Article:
Age and Other Protected Characteristics

Age discrimination links to other forms of discrimination- 

  • Older people, especially older women are often on low incomes. This is caused by a combination of factors including the state pension not being linked to earnings and women being less likely to have occupational pensions of sufficient level.

  • Disability increases with age, especially visual impairment and blindness. In 2005, 78% of those registered blind or partially sighted in Scotland were over the age of 65.

  • Young people may be discriminated from exploring their sexuality by their family, at school or in hospital. Homosexual young people may be less likely to express their sexuality due to fear of discrimination from family, friends and other young people. This can lead to low self-esteem and serious long-term negative health effects e.g. attempted suicide.

  • Peer pressure can pressure young people into concealing their religious beliefs or practices, while overt symbols of faith make young people more likely to be victims of religious provocation.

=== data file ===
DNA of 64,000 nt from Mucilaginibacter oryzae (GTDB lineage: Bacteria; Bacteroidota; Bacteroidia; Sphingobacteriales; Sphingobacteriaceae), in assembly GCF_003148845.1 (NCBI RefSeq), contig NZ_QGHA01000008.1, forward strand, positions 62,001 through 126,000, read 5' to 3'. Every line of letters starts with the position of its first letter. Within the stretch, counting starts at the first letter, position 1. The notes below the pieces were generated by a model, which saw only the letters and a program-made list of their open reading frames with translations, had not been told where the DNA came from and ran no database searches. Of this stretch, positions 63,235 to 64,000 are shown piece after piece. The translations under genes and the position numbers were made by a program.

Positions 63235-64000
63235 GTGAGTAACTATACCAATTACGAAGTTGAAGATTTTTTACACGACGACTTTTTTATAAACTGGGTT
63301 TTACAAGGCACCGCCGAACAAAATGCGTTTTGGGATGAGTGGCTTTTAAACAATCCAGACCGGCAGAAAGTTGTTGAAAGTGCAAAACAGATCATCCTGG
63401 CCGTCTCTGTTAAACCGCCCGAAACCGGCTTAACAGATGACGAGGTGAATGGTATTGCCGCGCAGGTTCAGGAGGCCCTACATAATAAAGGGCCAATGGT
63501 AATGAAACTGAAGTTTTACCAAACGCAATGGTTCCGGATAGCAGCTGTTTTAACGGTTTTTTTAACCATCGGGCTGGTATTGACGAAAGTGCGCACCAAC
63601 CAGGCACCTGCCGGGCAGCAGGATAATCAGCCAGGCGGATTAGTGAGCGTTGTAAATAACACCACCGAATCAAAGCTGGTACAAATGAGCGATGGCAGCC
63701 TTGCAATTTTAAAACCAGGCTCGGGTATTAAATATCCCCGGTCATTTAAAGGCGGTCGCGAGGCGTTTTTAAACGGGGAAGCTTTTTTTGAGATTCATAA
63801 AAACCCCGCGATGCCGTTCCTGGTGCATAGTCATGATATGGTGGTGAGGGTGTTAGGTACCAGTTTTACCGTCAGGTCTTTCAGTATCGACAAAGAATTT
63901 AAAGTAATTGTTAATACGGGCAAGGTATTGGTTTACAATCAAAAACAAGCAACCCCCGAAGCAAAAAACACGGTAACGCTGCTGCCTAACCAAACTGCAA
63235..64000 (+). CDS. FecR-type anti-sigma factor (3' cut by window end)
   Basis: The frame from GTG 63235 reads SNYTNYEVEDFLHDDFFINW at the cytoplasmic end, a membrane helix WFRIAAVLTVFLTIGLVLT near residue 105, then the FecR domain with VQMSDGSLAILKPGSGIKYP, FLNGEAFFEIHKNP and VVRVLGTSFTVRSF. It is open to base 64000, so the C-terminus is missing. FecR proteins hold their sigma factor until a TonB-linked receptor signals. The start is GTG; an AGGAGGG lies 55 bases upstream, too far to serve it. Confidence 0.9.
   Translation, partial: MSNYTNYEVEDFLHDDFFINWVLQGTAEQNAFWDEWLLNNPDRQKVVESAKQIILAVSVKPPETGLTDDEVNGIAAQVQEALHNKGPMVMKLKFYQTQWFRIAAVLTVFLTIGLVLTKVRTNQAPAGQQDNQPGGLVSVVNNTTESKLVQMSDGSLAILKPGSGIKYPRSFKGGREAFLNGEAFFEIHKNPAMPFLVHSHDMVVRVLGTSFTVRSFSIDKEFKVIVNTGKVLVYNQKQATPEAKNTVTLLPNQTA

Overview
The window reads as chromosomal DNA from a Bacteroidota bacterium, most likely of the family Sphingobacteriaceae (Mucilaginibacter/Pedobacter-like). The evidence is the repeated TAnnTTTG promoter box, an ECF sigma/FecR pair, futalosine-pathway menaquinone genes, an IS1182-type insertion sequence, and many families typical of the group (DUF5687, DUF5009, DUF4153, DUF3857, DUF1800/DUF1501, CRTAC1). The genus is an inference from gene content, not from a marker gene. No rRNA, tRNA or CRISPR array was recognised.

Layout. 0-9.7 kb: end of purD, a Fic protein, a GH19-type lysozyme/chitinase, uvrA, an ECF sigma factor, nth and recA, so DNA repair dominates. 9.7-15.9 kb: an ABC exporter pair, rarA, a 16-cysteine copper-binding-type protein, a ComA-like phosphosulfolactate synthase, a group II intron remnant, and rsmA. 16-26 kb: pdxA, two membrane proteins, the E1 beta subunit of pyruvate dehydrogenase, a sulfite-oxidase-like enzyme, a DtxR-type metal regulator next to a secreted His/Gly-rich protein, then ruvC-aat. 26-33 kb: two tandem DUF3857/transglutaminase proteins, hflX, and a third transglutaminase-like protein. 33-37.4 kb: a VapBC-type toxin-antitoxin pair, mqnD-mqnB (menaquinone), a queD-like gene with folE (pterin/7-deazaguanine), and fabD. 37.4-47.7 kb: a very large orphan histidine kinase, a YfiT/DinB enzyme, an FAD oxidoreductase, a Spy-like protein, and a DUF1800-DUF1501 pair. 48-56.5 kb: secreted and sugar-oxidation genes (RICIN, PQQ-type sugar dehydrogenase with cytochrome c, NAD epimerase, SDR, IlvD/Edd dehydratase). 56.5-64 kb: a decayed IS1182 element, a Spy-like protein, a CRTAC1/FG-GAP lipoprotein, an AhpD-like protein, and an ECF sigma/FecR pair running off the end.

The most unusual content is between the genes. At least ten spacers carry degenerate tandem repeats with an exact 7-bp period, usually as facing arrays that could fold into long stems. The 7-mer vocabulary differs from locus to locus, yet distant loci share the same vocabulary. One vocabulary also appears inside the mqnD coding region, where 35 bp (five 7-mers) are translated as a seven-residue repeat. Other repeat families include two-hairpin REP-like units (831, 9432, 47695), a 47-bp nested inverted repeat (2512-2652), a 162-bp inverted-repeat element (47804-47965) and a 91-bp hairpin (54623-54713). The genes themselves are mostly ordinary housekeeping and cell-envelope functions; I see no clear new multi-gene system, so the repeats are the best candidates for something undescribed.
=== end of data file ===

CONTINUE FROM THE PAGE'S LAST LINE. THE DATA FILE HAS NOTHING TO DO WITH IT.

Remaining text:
• Ageing may further reduce the ability to communicate for those for whom English is not their first language.

  • Teenage girls who live in areas of deprivation are three times more likely to become pregnant; terminations are less likely in poorer areas and young women are ten times more likely to become teenage mothers.

  • The health of older people in Scotland varies according to social circumstances. The gap in life expectancy between the most affluent and deprived communities has widened significantly in the last 20 years, particularly among males.

  • Death rates from unintentional injuries are three times higher for children living in most deprived sections of the population.
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